COVID-19 Disclaimer: Any statements contained herein relating to the impact of COVID-19 and/or the coronavirus on insurance coverage or any insurance policy is not a legal opinion, warranty, or guarantee and should not be relied upon as such. The situation surrounding COVID-19/coronavirus is changing constantly; as a result, any discussions that might take place may not necessarily reflect the latest information regarding recently-enacted, or pending or proposed legislation or guidance that could override, alter or otherwise affect existing insurance coverage. Answers to policy-specific questions will always depend on the terms and conditions of an individual policy and the specific facts relating to a potential claim. As insurance agents/brokers, we do not have the authority to make coverage decisions or render legal advice.

NYSIF: A message to our policyholders

Dear Policyholder,
Extraordinary times call for extraordinary solutions. As the coronavirus (COVID-19) takes its toll on New York businesses, NYSIF stands ready to help by lowering your premium to reflect current business conditions and extending payment terms to those who need them. 

We realize that some of our policyholders may be experiencing financial difficulties at this time. If you’ve experienced a significant decrease in your payroll, please contact your Policy Representative or Safety Group Manager to lower your premium. If you are experiencing coronavirus-related financial difficulties, we can adjust your premium payments to help meet your financial situation. To obtain contact information for your Policy Representative, please visit our website and have your policy number handy. 

For those policyholders who do not have a NYSIF online account, we strongly encourage you to sign up; it’s simple and easy. Having an online account will allow you to access important, up to date policy information and will allow NYSIF to quickly and effectively communicate vital information to you. Create an online account now at nysif.com.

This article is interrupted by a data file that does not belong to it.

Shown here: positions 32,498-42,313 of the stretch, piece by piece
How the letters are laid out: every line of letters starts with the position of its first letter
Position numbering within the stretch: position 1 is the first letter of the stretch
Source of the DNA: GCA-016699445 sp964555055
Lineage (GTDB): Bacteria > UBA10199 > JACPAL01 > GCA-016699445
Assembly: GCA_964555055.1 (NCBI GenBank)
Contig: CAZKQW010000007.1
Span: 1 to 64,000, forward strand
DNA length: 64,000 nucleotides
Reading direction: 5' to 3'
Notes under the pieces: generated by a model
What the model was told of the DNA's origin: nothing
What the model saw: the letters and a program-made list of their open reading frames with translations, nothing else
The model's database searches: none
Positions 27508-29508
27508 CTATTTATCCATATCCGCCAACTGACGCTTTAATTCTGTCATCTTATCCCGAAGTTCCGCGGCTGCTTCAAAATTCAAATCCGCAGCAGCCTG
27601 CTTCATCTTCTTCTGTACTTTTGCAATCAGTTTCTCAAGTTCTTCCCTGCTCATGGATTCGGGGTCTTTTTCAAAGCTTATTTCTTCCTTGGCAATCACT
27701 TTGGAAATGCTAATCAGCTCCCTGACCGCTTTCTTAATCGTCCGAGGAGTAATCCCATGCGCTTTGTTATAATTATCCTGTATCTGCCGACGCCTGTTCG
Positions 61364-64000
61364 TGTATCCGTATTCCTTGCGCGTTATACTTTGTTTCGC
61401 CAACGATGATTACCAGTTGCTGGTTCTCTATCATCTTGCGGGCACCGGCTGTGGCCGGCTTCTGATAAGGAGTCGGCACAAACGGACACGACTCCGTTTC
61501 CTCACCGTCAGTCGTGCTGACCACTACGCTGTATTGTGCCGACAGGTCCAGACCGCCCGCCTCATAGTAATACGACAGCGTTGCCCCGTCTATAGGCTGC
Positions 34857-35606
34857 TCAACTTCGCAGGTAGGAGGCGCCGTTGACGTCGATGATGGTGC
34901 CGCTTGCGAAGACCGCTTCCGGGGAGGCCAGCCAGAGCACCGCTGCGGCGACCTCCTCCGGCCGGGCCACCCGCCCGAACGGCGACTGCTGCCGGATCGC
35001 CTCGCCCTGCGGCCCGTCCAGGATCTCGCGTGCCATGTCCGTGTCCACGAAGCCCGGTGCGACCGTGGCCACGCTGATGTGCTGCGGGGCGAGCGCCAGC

There are a number of organizations offering coronavirus-related financial assistance. Below are two you may find helpful. 

NYC Small Business Services (grants to support your payroll and interest free loans) 

Small Business Administration (low interest loans)

As always, NYSIF remains committed to meeting the needs of you and your employees. We want to help you and your business during the difficult days and weeks ahead. Thank you.


Treasury, IRS and Labor announce plan to implement Coronavirus-related paid leave for workers and tax credits for small and midsize businesses to swiftly recover the cost of providing Coronavirus-related leave

IR-2020-57, March 20, 2020

WASHINGTON — Today the U.S. Treasury Department, Internal Revenue Service (IRS), and the U.S. Department of Labor (Labor) announced that small and midsize employers can begin taking advantage of two new refundable payroll tax credits, designed to immediately and fully reimburse them, dollar-for-dollar, for the cost of providing Coronavirus-related leave to their employees. This relief to employees and small and midsize businesses is provided under the Families First Coronavirus Response Act (Act), signed by President Trump on March 18, 2020.

The Act will help the United States combat and defeat COVID-19 by giving all American businesses with fewer than 500 employees funds to provide employees with paid leave, either for the employee’s own health needs or to care for family members. The legislation will enable employers to keep their workers on their payrolls, while at the same time ensuring that workers are not forced to choose between their paychecks and the public health measures needed to combat the virus.

Key Takeaways

  • Paid Sick Leave for Workers For COVID-19 related reasons, employees receive up to 80 hours of paid sick leave and expanded paid child care leave when employees’ children’s schools are closed or child care providers are unavailable.
  • Complete Coverage Employers receive 100% reimbursement for paid leave pursuant to the Act.